Wraparound services in Alberta : government messages, civil society action, and client impacts
Schmidt, Edgar T.
MetadataShow full item record
Subjectcivil society organizations; client impacts; critical discourse; education; government rhetoric; wraparound services
The provision of school based wraparound services is highly promoted by the Ministry of Education in Alberta. Alberta Education is leading significant changes to the education system with the ultimate goal of improving educational outcomes for all students and to increase high school completion. A number of students require supports and services beyond what schools are able to provide; inviting and enlisting civil society organizations in the provision of wraparound services is a policy priority. Through a mixed methods approach I analyze government rhetoric about wraparound services using critical discourse analysis, a survey, and focus groups of civil society organization (CSO) leaders to understand their perspectives about wraparound services and inter-organizational collaboration. Finally, through a semi-structured interview, I approach three heads of households to gain an in-depth understanding of their experiences as they receive supports from civil society organizations. The mixed methods approach in this project provided much deeper insight than that of a single approach. I used an embedded design approach (Creswell & Plano Clark, 2011), embedding survey and focus group research methods along with interviews within an overarching critical discourse analysis framework. Government rhetoric about wraparound services and inter-organizational collaboration is predominantly directive, heavily emphasizing how collaboration ought to be carried out. In the process of discourse analysis, I found that Alberta Education (AE) rhetoric emphasizes compliance to principles of inter-organizational collaboration, minimizes the role of parents, and minimizes the cost and effort of improving collaborative practices and wraparound services. Through a survey research method, I found that CSO leaders indicate their general agreement and organizational alignment with principles of collaboration as stated by AE. However, CSO leaders raise important policy and funding questions of wraparound service provisions. The survey sample size was very small and CSO leaders were invited to participate in focus group research as a way of providing insight into their ideas about wraparound services and inter-organizational collaboration. The focus group findings were analyzed using discourse analysis techniques, as well. The heads of households I interviewed provided rich perspectives about their experiences as clients of CSOs. Their experiences highlighted positive outcomes regarding their children's schooling and their connection with CSO services. They also shared negative experiences that highlighted gaps in wraparound services, specifically aspects of the education system. My findings point to a continued willingness on the part of participating CSO leaders to work to improve wraparound services and inter-organizational collaborative practices. My research recommends that specific policy shifts on the part of AE and the Government of Alberta could improve outcomes for children, youth and families in the following ways: a) The Government of Alberta models inter-departmental collaboration to demonstrate effective inter-organizational working relationships. The process of collaborating and negotiating across multiple organizations requires specific knowledge and skill sets that may not be readily available in organizations, particularly CSOs. Government modeling of collaboration could demonstrate the required knowledge and skills to carry it out, which in turn could be shared with other organizations; b) Roles and responsibilities for coordinating services should be developed as discrete skill sets within organizations. In order to develop the capacity for effective coordination and collaboration, the government should provide interim funding to organizations. Such funding would ensure that direct services to children and families would not be sacrificed; c) Finally, the government holds significant authority and power in relation to legislative and funding ability. Rather than telling organizations about how to do collaborative work, the government should provide clear outcome statements that schools and organizations could achieve jointly.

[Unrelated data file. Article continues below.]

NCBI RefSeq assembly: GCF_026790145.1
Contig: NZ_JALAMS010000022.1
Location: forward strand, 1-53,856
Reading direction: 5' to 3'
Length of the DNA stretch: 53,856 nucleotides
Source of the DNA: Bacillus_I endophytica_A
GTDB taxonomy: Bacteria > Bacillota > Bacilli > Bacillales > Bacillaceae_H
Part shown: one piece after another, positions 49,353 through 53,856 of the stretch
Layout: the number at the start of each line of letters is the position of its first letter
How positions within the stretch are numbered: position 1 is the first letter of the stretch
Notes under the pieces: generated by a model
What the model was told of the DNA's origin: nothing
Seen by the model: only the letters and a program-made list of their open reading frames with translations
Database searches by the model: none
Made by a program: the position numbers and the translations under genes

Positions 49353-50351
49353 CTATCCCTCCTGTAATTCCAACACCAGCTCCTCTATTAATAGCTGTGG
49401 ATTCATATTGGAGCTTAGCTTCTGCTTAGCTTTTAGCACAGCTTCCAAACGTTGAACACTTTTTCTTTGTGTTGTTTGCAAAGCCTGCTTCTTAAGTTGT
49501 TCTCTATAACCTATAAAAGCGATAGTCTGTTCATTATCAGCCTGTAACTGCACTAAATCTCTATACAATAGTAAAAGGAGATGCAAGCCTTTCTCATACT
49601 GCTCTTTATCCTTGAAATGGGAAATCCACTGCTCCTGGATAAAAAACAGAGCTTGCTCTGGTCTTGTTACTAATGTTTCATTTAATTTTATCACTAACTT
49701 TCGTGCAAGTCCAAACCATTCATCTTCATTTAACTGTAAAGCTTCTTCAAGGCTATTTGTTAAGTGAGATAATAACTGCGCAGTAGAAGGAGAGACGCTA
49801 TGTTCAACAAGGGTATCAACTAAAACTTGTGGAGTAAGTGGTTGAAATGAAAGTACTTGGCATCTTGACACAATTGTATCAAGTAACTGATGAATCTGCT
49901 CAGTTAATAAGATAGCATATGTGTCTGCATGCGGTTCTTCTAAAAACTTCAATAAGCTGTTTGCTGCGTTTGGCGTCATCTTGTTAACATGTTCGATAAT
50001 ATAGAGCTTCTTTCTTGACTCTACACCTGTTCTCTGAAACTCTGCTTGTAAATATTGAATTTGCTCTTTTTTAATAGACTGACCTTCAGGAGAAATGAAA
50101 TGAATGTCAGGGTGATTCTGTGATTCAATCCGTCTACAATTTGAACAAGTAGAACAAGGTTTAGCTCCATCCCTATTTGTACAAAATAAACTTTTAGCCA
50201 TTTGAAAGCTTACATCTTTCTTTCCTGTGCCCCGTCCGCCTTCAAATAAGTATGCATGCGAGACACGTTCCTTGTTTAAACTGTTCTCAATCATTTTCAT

Showing items related by title, author, creator and subject.
McGrath, Susan (Canadian Institute of Planners, 2000)This paper explores the contemporary practice of social planning in Canada. In the context of a diminishing social welfare state, the momentum for planning around social issues is generated by local voluntary ...
Bergie, Brett (2013-09-17)This study examined the civic properties afforded by Twitter and considered whether hashtag communities achieve issues-pluralism in order to facilitate at least some viewpoints to popular expression otherwise absent from ...
Web-scale search and virtual reference service : how Summon™ is impacting reference question complexity and reference service delivery Meredith, William (Internet Reference Services Quarterly, 2013-07-17)Web scale discovery tools like Summon™ are becoming the norm at academic libraries across North America. How much do these tools simplify discovery? What changes do they bring to the provision of reference service? At Royal ...